top of page

Social Connection Rx: Improving Depression, Anxiety, and Physical Symptoms via Human Connection.

As a lot of you know I do a lot of volunteer work around cars and bikes. It's always been a fertile landscape in my life to talk about how things are really going. It has always created a safe and relaxed, non-confrontational space for me... starting from holding the torch as a kid working on a Triumph TR4a with my dad to doing oil changes with my son on my old 1978 Landy!

In today's fast-paced and digitally-driven world, maintaining meaningful social connections has become more important than ever. Research consistently demonstrates the profound impact of social connection on mental health and overall wellbeing. I was reminded of just how impactful it can be this weekend in my own life. I had the pleasure this weekend of meeting up with the 'Drive Against Depression' Team to do our quarterly meeting at 'Young Timers Garage' and it just left me with this amazing glow all weekend.

Personally reconnecting with this amazing set of humans IRL to go through our strategy on how to make us the Charity of choice for the automotive industry in Australia was profound and it prompted me to write this blog to highlight the evidence-based benefits of social connection and how nurturing our social connections can lead to a happier, healthier life.

Numerous studies have highlighted the significant role social connection plays in reducing depressive symptoms. Social support from family, friends, and community networks has been shown to decrease the risk of depression onset and recurrence. A study published in JAMA Psychiatry revealed that individuals with weak social connections had a higher risk of depression compared to those with robust social networks (Cacioppo et al., 2015). Social connections offer emotional support, a sense of belonging, and opportunities for positive interactions, all of which contribute to improved mood and decreased depressive symptoms.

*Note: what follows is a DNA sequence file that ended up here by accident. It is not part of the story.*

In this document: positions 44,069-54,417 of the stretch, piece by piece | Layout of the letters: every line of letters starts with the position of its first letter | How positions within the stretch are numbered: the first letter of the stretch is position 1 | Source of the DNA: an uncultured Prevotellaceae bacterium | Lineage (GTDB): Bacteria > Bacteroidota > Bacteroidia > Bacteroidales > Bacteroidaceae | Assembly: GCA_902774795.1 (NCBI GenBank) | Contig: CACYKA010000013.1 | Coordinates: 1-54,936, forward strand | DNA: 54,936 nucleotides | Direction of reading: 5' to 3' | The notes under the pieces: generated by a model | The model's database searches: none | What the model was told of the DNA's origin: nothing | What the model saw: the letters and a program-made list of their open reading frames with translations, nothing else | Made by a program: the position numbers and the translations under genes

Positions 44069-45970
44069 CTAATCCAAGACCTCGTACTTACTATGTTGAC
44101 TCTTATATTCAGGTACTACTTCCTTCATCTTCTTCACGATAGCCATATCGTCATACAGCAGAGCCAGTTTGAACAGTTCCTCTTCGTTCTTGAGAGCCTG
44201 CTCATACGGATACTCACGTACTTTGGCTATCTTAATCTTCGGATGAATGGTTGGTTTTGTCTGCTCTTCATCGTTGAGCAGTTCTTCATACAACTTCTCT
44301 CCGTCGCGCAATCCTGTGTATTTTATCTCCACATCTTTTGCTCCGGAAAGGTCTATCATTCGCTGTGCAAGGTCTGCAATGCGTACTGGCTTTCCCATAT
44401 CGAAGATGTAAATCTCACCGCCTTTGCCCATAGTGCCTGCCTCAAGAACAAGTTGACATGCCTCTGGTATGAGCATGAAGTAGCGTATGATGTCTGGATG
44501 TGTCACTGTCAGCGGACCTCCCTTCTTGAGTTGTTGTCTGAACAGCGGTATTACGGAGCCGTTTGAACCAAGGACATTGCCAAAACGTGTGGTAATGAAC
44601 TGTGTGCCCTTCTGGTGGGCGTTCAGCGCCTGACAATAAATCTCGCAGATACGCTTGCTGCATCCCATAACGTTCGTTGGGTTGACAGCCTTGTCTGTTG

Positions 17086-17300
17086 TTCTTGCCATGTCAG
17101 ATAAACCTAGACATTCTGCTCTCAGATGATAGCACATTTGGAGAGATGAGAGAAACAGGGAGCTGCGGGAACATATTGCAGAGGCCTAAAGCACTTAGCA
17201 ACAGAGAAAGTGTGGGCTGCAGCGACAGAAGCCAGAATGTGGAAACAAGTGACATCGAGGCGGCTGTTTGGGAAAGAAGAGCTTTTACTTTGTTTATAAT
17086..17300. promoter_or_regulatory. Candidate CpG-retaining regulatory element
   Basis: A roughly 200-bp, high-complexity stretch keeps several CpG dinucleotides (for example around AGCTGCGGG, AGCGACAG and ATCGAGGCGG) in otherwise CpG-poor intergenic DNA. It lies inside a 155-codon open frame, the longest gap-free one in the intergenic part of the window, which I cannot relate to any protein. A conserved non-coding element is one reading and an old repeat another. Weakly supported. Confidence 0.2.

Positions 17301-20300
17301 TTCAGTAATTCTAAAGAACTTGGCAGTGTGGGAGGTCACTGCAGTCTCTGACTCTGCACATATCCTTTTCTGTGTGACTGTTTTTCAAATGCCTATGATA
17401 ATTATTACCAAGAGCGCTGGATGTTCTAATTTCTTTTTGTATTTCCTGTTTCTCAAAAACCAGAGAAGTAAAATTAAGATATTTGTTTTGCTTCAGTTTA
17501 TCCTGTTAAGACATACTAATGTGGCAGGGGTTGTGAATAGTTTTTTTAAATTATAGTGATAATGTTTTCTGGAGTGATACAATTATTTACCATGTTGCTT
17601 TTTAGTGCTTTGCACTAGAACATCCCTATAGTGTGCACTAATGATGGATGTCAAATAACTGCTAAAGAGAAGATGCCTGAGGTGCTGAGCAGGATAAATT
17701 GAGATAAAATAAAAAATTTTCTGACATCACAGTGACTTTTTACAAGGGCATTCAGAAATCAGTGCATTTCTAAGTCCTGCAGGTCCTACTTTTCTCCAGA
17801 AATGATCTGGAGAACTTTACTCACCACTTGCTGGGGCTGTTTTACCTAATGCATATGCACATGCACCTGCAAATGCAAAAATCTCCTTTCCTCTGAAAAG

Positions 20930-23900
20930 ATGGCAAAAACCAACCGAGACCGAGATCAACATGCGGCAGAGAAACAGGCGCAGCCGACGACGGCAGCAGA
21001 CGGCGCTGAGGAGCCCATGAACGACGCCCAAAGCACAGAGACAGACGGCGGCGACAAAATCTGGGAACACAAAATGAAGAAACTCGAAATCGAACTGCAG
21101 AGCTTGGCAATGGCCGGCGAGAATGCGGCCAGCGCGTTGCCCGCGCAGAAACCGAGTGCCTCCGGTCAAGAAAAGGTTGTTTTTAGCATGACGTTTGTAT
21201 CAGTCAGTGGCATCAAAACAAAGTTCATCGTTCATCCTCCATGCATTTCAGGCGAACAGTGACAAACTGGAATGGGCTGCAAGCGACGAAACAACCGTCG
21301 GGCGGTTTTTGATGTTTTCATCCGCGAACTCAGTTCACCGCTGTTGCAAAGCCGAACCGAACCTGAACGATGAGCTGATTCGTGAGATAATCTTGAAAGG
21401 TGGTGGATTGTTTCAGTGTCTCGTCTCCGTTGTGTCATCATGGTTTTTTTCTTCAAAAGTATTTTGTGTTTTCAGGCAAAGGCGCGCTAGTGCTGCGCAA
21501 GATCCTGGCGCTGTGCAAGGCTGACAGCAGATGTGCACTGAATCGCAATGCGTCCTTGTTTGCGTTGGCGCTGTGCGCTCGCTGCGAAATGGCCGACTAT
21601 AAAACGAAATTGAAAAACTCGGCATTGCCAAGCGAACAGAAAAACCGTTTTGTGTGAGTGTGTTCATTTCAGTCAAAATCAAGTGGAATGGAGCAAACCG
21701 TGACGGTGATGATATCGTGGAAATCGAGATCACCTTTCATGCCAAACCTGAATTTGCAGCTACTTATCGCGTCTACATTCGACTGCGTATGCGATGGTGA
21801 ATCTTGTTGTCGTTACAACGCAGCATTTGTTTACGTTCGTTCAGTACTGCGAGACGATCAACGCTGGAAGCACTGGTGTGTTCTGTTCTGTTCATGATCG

Social connection has been found to be a protective factor against anxiety disorders. Engaging in regular social interactions can help reduce anxiety symptoms and promote a sense of calmness and security. A systematic review published in the Journal of Anxiety Disorders emphasized that social support is inversely associated with anxiety symptoms (Cairns et al., 2019).

Cultivating strong social bonds provides a buffer against stressors, fosters emotional resilience, and enhances coping mechanisms, ultimately reducing the risk of developing anxiety disorders.

Interestingly, social connection not only affects our mental health but also exerts positive effects on physiological symptoms. Chronic stress, often associated with social isolation, can lead to various physical health issues, including cardiovascular problems, weakened immune function, and increased inflammation.

A meta-analysis published in Perspectives on Psychological Science demonstrated that greater social integration and support are associated with reduced physiological stress responses (Uchino, 2019). Regular social interactions release feel-good hormones like oxytocin, which promote relaxation and lower stress levels. This, in turn, helps alleviate physiological symptoms and supports overall well-being.

In order for us to Live Our Best Lives we must make an effort to prioritize social connection in our life. How about today you reach out to a loved one, participate in a group exercise class, join a club or organisations aligned with your interests, or consider seeking support from mental health professionals when needed.

This weekend 100% demonstrated to me that by nurturing my social connections, I enhanced my overall wellbeing.

The transformative power of human connection is quite breathtaking.


Cacioppo, J. T., Fowler, J. H., & Christakis, N. A. (2015). Alone in the crowd: the structure and spread of loneliness in a large social network. JAMA Psychiatry, 72(10), 941-948.

Cairns, K. E., Yap, M. B., & Pilkington, P. D. (2019). Juggling connectedness and emotional turmoil in adolescence: Associations with depressive symptoms and anxiety symptoms from a dual systems perspective. Journal of Anxiety Disorders, 62, 19-29.

Uchino, B. N. (2019). Social support and health: a review of physiological processes potentially underlying links to disease outcomes. Perspectives on Psychological Science, 14(2),

43 views0 comments


bottom of page